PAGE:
March 6, 2008

PECO Aims to Reduce Outages Caused By Trees With $35 Million in Trimming, Clearing Around Power Lines

With 30 percent of power outages caused by trees last year, PECO will spend $35 million this year for clearing trees around power lines, particularly in the suburban counties across southeastern Pennsylvania. In addition to storm cleanup, the preventive tree trimming is intended to reduce outages caused by trees growing into aerial power lines or tree limbs that fall on to overhead lines.

PECO delivers electricity on more than 2,300 distribution circuits that serve its 1.6 million customers. The circuits are patrolled for tree trimming on a cyclical basis. The spending on its vegetation management program is one of the key components of PECO's preventive maintenance program for electric service reliability. The vegetation management projects planned for this year will directly benefit more than 200,000 customers.

Doreen Masalta, director, Project and Contract Management, said PECO allocates substantial funding and personnel resources for vegetation management since tree contact remains the most common cause of outages affecting customers and the investment yields benefits. "We trim for electric service reliability, and we adhere to national arboricultural standards for how the work is done," she said.

The largest scope of work will take place in Chester County with crews trimming along nearly 1,400 miles of utility right-of-way, covering areas from Malvern in the East to Coatesville in the West in addition to West Chester, Downingtown and surrounding communities.

Work will be completed early in the year in Delaware County where crews are working along nearly 250 miles of aerial lines in communities west of Media. Crews also will work to improve electric reliability in Peach Bottom and Lower Chanceford townships in York County.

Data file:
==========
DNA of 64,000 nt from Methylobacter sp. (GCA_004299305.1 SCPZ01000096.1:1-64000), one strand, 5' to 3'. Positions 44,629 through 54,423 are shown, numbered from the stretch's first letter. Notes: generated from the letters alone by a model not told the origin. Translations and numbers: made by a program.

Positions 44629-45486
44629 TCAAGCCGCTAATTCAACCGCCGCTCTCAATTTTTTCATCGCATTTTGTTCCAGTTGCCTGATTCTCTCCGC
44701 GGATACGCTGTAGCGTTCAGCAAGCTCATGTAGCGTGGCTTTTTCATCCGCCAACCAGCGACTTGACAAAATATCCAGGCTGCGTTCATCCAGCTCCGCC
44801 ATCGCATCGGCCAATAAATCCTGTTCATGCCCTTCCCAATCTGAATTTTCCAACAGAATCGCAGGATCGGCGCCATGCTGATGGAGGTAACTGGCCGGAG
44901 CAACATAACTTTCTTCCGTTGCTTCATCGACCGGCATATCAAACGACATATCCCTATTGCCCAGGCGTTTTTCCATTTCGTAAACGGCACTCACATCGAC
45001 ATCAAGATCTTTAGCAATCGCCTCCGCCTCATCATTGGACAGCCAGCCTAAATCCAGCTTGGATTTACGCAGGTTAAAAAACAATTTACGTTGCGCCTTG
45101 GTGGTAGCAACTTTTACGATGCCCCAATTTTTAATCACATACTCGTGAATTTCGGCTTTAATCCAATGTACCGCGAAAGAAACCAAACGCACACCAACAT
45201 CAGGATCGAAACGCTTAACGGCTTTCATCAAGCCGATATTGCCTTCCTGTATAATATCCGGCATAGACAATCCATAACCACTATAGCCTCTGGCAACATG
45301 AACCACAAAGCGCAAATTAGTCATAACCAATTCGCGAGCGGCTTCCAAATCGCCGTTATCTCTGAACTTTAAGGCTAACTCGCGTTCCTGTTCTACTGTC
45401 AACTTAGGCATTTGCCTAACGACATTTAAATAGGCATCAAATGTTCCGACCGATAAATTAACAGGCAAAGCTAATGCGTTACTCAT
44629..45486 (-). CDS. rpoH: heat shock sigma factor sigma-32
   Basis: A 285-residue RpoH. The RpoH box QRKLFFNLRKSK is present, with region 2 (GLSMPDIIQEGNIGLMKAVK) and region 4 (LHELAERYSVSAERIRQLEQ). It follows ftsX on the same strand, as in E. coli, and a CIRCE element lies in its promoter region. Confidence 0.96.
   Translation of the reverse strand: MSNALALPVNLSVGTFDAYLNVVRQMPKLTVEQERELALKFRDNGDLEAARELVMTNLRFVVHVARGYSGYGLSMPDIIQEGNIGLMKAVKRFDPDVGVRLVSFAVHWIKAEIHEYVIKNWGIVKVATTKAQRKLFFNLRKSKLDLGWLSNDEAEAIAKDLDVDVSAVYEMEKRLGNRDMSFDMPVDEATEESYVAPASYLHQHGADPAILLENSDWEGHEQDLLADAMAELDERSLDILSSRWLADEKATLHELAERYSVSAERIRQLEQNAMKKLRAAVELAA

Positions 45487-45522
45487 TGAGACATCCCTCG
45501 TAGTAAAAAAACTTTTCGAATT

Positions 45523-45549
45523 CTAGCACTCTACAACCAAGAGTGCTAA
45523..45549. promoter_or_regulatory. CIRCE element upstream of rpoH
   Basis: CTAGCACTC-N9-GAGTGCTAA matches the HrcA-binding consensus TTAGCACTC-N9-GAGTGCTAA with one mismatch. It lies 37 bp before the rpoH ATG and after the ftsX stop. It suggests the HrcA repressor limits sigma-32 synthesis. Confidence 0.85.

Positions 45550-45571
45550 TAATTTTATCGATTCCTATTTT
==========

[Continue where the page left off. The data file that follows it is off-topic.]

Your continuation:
In Bucks County, crews will be centered mainly at the company's Buckingham and Emilie (in Levittown) substations, trimming along roughly 900 miles of aerial lines that run through Buckingham, Solebury, New Hope, Plumstead, Bedminster, Dublin, New Britain, Doylestown, Wrightstown, and portions of Northampton, Falls, Middletown, and Bristol townships. Additionally, customers will benefit from trimming in portions of Bensalem, Lower and Upper Southampton.

In Montgomery County, customers in Upper Merion, East and West Norriton, and portions of Lower Providence and Worcester will benefit from PECO tree trimming, as well as Lower and Upper Moreland, Bryn Athyn, Upper Dublin, Abington, Cheltenham, Jenkintown, Springfield and Whitemarsh townships.

PECO also will clear vegetation from under about 230 miles of high-voltage transmission line right-of-ways across the region. Under guidelines from the International Society of Arboriculture and the North American Electric Reliability Council (NERC), PECO does not allow any trees to grow under the "wire zone" directly beneath electric transmission lines and only low-growing shrubbery or grasses in the areas bordering the utility wire zone. These standards were adopted following the Northeast blackout in August 2003 that was caused part by trees growing into high-voltage transmission lines, which triggered a cascading electric system failure across the northeastern region of the U.S. and parts of Ontario.

Based in Philadelphia, PECO is an electric and natural gas utility subsidiary of Exelon Corporation (NYSE:EXC). PECO serves 1.6 million electric and 480,000 natural gas customers in southeastern Pennsylvania and employs about 2,500 people in the region. PECO delivered 78.5 billion cubic feet of natural gas and 39.9 billion kilowatt-hours-hours of electricity in 2007. Founded in 1881, PECO is one of the Greater Philadelphia Region's most active corporate citizens, providing leadership, volunteer and financial support to numerous arts and culture, education, environmental, economic development and community programs and organizations.